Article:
How has EA Forum use changed over time?
This graph shows the trends of various post-level engagement metrics over time, summed by month. To show them on the same chart, I normalised them so that their largest monthly value is 1.
They all share a very similar trend: a stable level until the end of 2018, where there is then steady and then rapid growth, peaking in late 2022 before falling back a bit in the first half of 2023. For completeness, wordcount and total number of posts peak in August 2022 (when What We Owe the Future was published), whereas total votes, post score, and number of comments all peak in November 2022 (the FTX crash). The main underlying trend for EA Forum activity seems to be driven by the size and activity of the overall EA movement.
Is the pool of Forum posters stagnating?
This is the total of unique posters per month, as well as the number of users making their first post each month:
Both trends share a very similar trend to the first chart. The ratio of new-to-total posters has largely stayed in the low-to-mid 30% range for the last few years too. This doesn't answer whether the share of posts is different between the two groups (I expect it would be more unequal), but new Forum users remain and steady supply of those contributing to the Forum. But it gives some evidence that the Forum isn't just the same posters having the same old conversations with each other.
Share of Posts by Topic
This plot shows the monthly % of posts which had were tagged with one of the Forums 10 most-common topics, with the trends smoothed over a 6-month window.
Remember, these are the 10 most common topics, and there are very few cases of a single topic rising above the rest of the pack. 'Building Effective Altruism' has consistently been among the most common, 'Community' posts rose to prominence with the move to the new Forum. The clearest recent trend is the rise of AI Safety, which is at Forum historical heights for a single topic at the moment. Interestingly, the current trend in posts seems to begin around to inflect around Autumn 2021. Was there any particular AI-related event that triggered this?
Cumulative Post Histories
This plot shows the cumulative % of posts with a topic that been posted on the Forum by a given time. On its own it isn't very enlightening, as most posts have a very similar history and more reflect average use of the Forum than topic specific activity. One amusing intuition-buster is that 50% of posts with the Longtermism tag were made before 50% of posts with the Global Health & Development tag. This, I think, tells strongly against the simple EA Wave 1 -> EA Wave 2 story.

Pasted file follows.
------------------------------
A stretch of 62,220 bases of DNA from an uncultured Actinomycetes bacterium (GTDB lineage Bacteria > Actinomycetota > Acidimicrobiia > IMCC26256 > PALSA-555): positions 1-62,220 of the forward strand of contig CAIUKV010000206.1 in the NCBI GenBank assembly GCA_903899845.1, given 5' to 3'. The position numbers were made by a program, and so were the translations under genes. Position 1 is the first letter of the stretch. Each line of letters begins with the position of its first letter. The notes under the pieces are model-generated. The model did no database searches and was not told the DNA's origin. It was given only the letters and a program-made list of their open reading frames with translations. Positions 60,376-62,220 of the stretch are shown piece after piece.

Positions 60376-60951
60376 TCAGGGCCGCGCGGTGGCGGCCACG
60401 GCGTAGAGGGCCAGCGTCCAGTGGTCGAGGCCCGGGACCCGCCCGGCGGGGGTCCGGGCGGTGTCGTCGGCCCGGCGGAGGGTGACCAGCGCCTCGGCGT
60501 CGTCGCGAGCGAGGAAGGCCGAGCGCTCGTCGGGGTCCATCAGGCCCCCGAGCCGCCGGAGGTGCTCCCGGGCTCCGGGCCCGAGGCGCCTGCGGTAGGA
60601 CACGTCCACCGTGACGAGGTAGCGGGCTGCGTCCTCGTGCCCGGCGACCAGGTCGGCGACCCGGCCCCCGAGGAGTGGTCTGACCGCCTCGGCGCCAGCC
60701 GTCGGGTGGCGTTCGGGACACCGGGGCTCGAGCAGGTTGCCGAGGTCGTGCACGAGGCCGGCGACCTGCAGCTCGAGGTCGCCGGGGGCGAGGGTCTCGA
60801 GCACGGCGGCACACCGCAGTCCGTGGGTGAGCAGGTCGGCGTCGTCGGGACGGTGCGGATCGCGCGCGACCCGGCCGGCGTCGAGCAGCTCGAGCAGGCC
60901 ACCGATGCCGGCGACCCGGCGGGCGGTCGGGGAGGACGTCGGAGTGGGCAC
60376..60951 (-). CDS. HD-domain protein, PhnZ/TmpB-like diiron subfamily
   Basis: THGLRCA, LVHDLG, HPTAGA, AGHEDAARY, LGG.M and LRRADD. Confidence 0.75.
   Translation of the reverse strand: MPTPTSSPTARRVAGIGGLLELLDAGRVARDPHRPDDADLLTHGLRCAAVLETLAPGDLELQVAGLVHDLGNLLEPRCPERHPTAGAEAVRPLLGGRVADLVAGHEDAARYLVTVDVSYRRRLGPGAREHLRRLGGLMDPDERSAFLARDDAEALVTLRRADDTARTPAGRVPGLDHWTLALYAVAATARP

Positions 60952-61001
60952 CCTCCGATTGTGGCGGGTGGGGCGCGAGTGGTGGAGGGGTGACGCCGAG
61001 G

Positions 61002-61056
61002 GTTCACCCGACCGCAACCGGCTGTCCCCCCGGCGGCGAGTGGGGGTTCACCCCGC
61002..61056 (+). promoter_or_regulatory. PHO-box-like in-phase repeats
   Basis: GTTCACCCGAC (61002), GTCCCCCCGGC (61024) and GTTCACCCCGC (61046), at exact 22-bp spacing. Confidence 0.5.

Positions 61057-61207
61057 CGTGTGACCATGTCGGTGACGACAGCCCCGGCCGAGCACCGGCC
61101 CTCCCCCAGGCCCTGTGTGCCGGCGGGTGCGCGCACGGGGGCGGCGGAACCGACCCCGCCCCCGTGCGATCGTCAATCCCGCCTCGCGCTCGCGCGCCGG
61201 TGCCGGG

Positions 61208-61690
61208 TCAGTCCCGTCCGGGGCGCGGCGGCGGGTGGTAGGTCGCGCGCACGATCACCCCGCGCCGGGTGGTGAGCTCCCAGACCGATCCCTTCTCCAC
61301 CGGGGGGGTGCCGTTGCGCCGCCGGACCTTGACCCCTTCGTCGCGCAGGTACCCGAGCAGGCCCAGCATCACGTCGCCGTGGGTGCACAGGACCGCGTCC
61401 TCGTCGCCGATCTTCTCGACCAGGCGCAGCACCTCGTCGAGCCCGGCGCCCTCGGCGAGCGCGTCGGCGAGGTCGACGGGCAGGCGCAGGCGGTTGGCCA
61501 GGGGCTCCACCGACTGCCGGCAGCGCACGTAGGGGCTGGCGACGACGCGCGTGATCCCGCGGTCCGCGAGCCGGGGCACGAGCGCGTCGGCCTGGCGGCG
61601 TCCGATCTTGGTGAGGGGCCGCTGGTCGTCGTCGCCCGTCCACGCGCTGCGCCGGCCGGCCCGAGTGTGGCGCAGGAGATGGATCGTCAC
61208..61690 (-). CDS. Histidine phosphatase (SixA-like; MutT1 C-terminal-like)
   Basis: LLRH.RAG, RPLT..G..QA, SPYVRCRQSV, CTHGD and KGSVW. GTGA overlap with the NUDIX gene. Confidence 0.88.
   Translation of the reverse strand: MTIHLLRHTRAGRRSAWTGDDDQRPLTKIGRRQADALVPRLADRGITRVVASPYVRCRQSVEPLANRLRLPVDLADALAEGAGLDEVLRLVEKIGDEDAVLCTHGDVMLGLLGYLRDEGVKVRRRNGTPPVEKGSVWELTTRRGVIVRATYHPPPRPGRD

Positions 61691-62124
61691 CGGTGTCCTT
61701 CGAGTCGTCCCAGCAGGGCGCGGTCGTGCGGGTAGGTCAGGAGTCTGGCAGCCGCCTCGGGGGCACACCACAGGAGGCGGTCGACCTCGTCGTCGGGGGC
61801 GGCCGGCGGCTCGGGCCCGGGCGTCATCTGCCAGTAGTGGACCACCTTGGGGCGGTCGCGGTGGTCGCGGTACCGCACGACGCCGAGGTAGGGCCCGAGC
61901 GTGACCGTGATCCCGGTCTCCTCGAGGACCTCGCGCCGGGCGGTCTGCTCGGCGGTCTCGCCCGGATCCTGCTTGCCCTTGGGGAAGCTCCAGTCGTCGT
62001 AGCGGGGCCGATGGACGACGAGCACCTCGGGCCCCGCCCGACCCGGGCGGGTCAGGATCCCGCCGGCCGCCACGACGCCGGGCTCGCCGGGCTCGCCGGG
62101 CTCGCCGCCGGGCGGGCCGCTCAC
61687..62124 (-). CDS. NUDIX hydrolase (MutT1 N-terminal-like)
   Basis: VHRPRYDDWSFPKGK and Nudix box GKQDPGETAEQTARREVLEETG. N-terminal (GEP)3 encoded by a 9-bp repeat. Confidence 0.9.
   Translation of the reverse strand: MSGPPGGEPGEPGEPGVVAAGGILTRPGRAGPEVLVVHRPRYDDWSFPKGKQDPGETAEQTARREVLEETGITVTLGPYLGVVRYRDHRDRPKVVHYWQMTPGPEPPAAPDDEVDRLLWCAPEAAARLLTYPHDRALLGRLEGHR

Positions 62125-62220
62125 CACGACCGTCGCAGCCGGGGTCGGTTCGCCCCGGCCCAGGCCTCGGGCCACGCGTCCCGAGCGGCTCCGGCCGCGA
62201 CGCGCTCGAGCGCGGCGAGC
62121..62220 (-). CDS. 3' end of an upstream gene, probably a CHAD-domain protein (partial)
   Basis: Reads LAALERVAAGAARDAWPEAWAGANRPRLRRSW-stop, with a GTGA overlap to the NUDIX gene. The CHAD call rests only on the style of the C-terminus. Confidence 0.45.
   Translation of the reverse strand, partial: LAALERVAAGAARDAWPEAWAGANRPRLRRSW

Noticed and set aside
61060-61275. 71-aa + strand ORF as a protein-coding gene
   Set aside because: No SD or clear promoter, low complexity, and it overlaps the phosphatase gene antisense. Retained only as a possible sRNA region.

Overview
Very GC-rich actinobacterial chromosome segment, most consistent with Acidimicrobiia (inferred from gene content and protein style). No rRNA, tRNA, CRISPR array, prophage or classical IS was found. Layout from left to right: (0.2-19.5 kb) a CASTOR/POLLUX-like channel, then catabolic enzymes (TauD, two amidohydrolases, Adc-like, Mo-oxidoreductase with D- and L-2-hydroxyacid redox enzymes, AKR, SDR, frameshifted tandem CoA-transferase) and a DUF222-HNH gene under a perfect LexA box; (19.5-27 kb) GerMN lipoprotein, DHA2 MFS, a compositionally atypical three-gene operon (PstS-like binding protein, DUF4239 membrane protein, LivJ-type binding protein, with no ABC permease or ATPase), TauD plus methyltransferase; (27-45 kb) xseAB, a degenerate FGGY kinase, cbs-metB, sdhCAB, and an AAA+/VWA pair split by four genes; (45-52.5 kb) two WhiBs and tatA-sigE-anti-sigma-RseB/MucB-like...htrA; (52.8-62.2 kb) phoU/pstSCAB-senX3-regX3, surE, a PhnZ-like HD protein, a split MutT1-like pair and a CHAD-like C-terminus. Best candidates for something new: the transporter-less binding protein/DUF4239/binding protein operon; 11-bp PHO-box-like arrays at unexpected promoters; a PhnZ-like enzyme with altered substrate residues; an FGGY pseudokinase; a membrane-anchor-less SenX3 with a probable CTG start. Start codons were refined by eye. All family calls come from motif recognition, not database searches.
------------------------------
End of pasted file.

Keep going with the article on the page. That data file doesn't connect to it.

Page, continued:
Top-50 Topic Heatmap
This chart needs a bit of explaining, so bear with the explanation below.
On the x-axis are all the top-50 EA Forum topics. They are ordered from most recent topic to hit 50% of its cumulative number of posts (AI Safety) to earliest (No topics).
There are 106 steps on the y-axis, each corresponding to a single month in the dataset. The scale is from 0 to 1, where white represents 0 and EA Forum blue represents 1. The raw data is the same as that for the "Actual Post Histories" graph, but I normalised the values for each topic so that their largest monthly value is 1.
I know, it's a lot! My hope is that it would serve to both answer 'which topics were most popularity at time x' and 'how has topic popularity changed over time' more clearly than a time-series chart with 50 lines.
4. Conclusions and Interpretations
To me, this data doesn't provide strong evidence for the narrative that bed net-focused EA gave way to longterm-centric EA. While this narrative has been around since at least 2015 (if not before), the share of Forum posts that have been tagged Global Health & Development has slowly increased over time.
There is clearly a rise in AI-related posts and topics. Yet that rise, as noted before, really gets going around mid-to-late 2021 onwards, instead of dominating EA space for years before. I don't think many would believe that EA 2.0 has only been a thing for 2 years. The breakout nature of this trend probably has a lot to do with real world events (ChatGPT, GPT-4, FLI Letter, Altman in congress etc.) leading to people viewing the issue as more salient than internal EA dynamics, though I suppose it is also consistent with there being an information cascade propelling AI Safety to being the 'top' EA topic.